AB - When atoms come together and bond, these new states are called molecules and their properties determine many aspects of our daily life. Strangely enough, it is conceivable for light and molecules to bond, creating new hybrid light–matter states with far-reaching consequences for these strongly coupled materials. Even stranger, there is no “real” light needed to obtain the effects; it simply appears from the vacuum, creating “something from nothing.” Surprisingly, the setup required to create these materials has become moderately straightforward. In its simplest form, one only needs to put a strongly absorbing material at the appropriate place between two mirrors, and quantum magic can appear. Only recently has it been discovered that strong coupling can affect a host of significant effects at a material and molecular level, which were thought to be independent of the “light” environment: phase transitions, conductivity, chemical reactions, etc. This review addresses the fundamentals of this opportunity: the quantum mechanical foundations, the relevant plasmonic and photonic structures, and a description of the various applications, connecting material chemistry with quantum information, entanglement, nonlinear optics, and chemical reactivity. Ultimately, revealing the interplay between light and matter in this new regime opens attractive avenues for various new technologies.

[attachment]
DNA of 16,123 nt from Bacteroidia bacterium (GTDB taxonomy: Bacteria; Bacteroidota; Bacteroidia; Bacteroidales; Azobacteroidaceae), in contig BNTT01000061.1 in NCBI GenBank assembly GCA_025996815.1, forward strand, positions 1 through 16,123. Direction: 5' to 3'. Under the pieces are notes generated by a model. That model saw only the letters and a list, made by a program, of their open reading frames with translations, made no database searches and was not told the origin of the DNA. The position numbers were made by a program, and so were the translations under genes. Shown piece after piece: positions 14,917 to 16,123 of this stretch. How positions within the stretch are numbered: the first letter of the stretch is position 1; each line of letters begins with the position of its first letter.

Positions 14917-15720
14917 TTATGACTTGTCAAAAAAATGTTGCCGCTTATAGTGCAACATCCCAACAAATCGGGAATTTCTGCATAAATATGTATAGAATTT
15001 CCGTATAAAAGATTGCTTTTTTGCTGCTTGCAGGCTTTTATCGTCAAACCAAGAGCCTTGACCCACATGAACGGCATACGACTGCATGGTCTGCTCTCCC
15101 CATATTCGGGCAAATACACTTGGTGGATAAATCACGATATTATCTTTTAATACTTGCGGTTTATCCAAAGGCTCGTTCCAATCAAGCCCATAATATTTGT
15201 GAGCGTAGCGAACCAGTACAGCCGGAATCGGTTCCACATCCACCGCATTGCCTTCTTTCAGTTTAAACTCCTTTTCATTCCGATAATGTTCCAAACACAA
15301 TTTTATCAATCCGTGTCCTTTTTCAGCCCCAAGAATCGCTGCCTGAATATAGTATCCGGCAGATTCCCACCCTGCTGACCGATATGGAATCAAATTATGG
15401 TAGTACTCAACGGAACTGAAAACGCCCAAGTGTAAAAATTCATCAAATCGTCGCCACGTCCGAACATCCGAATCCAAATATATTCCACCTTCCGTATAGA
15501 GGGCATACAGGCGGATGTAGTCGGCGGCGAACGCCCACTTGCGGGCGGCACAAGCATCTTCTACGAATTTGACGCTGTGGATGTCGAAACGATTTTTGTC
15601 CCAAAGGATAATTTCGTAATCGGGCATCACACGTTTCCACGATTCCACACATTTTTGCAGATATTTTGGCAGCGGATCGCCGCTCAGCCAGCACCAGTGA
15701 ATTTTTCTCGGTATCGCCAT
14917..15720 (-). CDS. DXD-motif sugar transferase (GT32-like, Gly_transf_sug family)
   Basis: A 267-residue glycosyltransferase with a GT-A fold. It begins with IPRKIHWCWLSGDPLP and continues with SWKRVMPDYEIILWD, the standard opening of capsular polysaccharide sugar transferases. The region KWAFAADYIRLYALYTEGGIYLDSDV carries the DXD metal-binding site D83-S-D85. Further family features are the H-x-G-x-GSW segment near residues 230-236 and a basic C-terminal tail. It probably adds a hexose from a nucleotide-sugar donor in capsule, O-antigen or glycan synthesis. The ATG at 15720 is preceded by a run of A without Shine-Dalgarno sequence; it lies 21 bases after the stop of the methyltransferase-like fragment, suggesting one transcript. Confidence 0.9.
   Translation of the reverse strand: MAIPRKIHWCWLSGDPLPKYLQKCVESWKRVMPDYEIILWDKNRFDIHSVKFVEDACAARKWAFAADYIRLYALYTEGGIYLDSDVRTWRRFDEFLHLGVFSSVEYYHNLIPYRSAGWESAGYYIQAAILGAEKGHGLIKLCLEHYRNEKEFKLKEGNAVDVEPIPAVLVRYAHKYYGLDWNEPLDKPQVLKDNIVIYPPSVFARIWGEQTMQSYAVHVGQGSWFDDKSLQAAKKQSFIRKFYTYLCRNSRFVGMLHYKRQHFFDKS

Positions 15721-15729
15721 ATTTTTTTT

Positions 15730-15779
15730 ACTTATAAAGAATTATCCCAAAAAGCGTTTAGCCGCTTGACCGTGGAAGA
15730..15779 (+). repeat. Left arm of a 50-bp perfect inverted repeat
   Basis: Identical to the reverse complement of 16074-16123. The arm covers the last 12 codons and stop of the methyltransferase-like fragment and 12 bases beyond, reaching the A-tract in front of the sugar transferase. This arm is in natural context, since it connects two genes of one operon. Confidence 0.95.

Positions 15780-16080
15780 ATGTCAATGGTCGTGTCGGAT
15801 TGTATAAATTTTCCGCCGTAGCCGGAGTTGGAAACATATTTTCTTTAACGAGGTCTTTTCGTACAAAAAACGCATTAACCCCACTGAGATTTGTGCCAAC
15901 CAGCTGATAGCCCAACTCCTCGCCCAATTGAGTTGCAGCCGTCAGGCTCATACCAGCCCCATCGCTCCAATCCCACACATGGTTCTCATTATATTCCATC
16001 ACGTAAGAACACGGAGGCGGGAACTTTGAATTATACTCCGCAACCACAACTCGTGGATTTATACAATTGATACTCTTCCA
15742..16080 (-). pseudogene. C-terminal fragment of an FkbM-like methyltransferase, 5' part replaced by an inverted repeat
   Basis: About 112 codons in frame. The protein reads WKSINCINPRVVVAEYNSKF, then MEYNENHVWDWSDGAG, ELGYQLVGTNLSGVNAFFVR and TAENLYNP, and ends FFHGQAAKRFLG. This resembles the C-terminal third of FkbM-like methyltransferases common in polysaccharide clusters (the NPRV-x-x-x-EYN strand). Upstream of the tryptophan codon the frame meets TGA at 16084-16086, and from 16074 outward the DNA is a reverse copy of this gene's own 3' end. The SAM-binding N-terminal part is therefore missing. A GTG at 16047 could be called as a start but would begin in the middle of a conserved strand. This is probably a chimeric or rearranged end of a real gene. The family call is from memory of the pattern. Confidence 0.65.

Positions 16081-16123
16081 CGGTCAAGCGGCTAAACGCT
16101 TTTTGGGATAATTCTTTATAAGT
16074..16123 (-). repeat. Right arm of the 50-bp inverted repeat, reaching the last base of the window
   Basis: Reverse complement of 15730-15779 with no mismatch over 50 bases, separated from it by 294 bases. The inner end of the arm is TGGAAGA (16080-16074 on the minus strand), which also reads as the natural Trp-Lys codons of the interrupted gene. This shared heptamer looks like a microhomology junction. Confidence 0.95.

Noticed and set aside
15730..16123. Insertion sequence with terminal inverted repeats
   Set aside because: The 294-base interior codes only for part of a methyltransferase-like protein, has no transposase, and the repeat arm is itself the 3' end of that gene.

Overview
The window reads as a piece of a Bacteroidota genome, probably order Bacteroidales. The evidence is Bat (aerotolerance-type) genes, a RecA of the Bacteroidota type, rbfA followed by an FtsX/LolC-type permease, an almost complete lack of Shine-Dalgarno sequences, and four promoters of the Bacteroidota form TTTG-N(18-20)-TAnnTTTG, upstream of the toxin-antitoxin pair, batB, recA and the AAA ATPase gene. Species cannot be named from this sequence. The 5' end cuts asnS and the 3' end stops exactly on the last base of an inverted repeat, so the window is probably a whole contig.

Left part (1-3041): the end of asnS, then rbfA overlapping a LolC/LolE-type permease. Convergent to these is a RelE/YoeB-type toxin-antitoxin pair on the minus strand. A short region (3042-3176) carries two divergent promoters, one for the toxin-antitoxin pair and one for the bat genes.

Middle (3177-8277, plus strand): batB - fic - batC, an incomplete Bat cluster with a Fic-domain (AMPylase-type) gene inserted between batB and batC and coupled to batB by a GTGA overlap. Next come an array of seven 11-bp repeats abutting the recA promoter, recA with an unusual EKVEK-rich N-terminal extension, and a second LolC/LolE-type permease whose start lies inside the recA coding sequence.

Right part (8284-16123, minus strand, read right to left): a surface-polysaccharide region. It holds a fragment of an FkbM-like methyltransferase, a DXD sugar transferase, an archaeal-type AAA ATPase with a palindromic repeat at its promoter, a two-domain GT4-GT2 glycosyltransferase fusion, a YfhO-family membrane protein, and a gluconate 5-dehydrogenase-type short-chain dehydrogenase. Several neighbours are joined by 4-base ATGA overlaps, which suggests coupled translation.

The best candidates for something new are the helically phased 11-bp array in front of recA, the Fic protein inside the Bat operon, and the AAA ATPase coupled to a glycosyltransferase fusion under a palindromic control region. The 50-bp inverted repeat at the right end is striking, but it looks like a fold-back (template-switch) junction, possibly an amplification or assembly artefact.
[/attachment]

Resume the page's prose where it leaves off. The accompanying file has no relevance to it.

KW - cond-mat.mtrl-sci

KW - physics.optics

KW - quant-ph

U2 - 10.1002/qute.201800001

DO - 10.1002/qute.201800001

M3 - Article

VL - 1

JO - Advanced Quantum Technologies

JF - Advanced Quantum Technologies

SN - 2511-9044

M1 - 1800001

ER -